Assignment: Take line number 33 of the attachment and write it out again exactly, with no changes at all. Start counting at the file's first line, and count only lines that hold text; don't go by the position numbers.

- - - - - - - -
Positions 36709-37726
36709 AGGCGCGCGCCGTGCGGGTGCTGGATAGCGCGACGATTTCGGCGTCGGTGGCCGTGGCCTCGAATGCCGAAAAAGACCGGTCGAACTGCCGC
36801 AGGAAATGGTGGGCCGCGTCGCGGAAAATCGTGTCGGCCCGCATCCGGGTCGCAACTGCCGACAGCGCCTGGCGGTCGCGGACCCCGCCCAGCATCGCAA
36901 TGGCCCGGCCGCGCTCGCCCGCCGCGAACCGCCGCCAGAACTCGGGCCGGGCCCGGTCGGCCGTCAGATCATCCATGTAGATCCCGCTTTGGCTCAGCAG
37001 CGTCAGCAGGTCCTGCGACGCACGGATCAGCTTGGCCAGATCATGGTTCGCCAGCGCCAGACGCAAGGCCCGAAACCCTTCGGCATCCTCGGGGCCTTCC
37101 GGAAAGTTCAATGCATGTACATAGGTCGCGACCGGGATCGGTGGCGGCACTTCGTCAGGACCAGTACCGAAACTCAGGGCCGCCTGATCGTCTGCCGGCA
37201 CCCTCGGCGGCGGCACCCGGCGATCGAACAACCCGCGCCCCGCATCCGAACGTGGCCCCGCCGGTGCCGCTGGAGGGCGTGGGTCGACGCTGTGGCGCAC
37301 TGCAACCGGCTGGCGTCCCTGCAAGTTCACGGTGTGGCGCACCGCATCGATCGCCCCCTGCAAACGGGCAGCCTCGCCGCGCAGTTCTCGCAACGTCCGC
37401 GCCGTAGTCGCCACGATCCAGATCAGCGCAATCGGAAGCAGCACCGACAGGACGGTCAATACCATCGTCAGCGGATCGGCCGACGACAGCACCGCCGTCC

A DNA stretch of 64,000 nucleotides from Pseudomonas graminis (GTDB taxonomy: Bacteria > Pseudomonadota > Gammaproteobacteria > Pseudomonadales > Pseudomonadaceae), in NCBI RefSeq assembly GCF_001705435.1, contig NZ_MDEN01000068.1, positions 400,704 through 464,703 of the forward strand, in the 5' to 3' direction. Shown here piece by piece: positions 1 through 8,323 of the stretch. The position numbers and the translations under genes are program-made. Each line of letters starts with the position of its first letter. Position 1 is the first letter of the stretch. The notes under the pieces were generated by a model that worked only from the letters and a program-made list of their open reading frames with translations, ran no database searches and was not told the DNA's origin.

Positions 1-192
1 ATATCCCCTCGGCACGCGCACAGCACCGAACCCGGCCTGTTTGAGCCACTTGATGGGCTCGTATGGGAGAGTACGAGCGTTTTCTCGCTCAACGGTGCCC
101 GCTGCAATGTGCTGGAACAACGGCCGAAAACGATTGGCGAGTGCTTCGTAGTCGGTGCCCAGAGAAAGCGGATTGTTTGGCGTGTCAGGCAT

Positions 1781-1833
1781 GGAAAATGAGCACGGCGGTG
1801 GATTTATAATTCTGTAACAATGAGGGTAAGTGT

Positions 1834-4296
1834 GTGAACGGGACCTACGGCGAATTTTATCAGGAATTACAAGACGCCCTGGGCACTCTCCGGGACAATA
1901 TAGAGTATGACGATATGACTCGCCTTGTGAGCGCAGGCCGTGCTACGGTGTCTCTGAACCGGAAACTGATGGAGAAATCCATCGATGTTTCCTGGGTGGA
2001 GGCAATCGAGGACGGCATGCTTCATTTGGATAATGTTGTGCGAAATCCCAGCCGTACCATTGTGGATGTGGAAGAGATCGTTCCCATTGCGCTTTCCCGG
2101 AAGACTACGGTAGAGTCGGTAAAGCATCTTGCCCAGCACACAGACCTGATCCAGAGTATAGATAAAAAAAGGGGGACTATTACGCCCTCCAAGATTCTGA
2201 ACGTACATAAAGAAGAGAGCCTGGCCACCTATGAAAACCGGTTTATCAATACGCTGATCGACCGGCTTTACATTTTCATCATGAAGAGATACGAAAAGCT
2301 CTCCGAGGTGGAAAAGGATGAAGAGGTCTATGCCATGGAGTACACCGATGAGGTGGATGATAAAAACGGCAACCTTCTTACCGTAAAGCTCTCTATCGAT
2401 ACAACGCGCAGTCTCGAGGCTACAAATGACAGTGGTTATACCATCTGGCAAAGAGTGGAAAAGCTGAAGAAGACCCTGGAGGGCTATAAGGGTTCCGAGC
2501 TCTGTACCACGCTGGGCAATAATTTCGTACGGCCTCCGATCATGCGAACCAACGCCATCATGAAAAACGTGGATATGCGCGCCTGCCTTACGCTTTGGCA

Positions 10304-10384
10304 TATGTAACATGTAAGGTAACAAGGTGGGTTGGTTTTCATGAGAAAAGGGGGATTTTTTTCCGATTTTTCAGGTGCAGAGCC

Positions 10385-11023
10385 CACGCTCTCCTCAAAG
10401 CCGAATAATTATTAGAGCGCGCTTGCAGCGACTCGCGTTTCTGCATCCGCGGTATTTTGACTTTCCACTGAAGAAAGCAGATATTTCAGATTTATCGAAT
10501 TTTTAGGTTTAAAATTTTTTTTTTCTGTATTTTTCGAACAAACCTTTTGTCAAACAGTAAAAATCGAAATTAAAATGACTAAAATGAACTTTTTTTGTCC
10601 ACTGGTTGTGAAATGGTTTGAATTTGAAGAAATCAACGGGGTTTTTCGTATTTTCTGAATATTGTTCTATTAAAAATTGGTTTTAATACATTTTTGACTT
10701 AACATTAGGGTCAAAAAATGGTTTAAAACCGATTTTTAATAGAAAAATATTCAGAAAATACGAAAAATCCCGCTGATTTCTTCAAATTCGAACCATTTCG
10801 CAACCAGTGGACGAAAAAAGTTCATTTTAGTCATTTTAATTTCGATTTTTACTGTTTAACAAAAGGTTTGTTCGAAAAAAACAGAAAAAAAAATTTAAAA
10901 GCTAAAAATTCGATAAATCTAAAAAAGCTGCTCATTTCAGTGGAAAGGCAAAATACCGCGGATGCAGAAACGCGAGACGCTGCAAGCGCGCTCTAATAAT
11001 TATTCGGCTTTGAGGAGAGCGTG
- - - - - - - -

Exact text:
10701 AACATTAGGGTCAAAAAATGGTTTAAAACCGATTTTTAATAGAAAAATATTCAGAAAATACGAAAAATCCCGCTGATTTCTTCAAATTCGAACCATTTCG